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I was wondering how can I get the inverse of power in ruby?

2 ** 4 => 16

and then I would like to get the inverse of it, and I'm not sure which operator to use :(

16 ?? 2 => 4

Thanks a lot

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3 Answers

up vote 40 down vote accepted

The inverse of exponentiation is the logarithm.

If ab = c, then logac = b.

You can find logarithm in the Math module. This is logarithm base-e (log) or base-10 (log10). To get a logarithm to base-N, use the formula:

logNa = logxa/logxN

where x is a value such as e or 10. For your specific case:

log216 = loge16/loge2 = Math.log(16)/Math.log(2) = 4

Whether you consider the explanation good because it expands your knowledge, or bad because you hated high school math, is entirely up to you :-)

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Ha, thanks a lot paxdiablo this was a very good explanation, and yes you're right I used to hate it, but now I can see that I've missed a lot because of that, cheers! –  zanona Jul 20 '10 at 2:24
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Or alternatively, do it this way:

>> 16**(1.0/2)
=> 4.0
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That's a total coincidence by the way :-) Applying it to 3^4=81, it's not true to say that 81^(1/3) is 4 (it's actually about 4.33). –  paxdiablo Sep 27 '13 at 9:10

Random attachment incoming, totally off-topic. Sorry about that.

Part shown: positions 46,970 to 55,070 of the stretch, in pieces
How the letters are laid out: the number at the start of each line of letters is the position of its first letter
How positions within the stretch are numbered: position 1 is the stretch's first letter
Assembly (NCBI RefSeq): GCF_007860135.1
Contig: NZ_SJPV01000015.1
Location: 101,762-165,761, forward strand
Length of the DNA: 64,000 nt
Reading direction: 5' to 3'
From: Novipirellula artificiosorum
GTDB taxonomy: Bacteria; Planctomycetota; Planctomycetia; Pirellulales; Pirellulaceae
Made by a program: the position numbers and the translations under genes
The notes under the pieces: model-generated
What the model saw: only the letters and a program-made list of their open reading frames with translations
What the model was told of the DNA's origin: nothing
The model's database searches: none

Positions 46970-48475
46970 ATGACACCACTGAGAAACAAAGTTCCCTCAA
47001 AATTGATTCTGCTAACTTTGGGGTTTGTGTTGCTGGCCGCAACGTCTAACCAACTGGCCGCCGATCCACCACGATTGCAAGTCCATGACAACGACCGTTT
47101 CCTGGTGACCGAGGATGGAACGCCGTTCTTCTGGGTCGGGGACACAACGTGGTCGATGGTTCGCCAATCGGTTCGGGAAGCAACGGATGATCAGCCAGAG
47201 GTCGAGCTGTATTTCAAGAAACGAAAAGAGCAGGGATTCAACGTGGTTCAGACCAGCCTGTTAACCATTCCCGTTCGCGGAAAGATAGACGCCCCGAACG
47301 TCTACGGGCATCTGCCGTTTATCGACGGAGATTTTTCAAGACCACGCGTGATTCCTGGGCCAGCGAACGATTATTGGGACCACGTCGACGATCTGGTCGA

@paxdiablo - it's not a coincidence, it's math. You've got an error in your example. For 3^4=81 it should be 81^(1/4) which equals 3, not 81^(1/3). –  maro Jan 10 at 13:37
@paxdiablo All those logarithms are nice, no doubt, but rational exponents are still easier to use. –  maro Jan 11 at 9:14
@paxdiablo maro's done his calculations correctly, and what he says is true. You are incorrect. Try this in irb: 81**0.25 => 3.0 –  KomodoDave Jan 20 at 19:47
@paxdiablo OP asks 'how can I get the inverse of power in Ruby', \@maro (a.k.a. Jeremy) demonstrates a clear, concise and correct answer to that. You, on the other hand, gave the incorrect suggestion that \@maro's mathematical success was mere chance, and proceeded to give a mathematically invalid example to "prove" your own flawed supposition. I stand by what I said. –  KomodoDave Jan 20 at 23:56
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Math.log(16) / Math.log(2)
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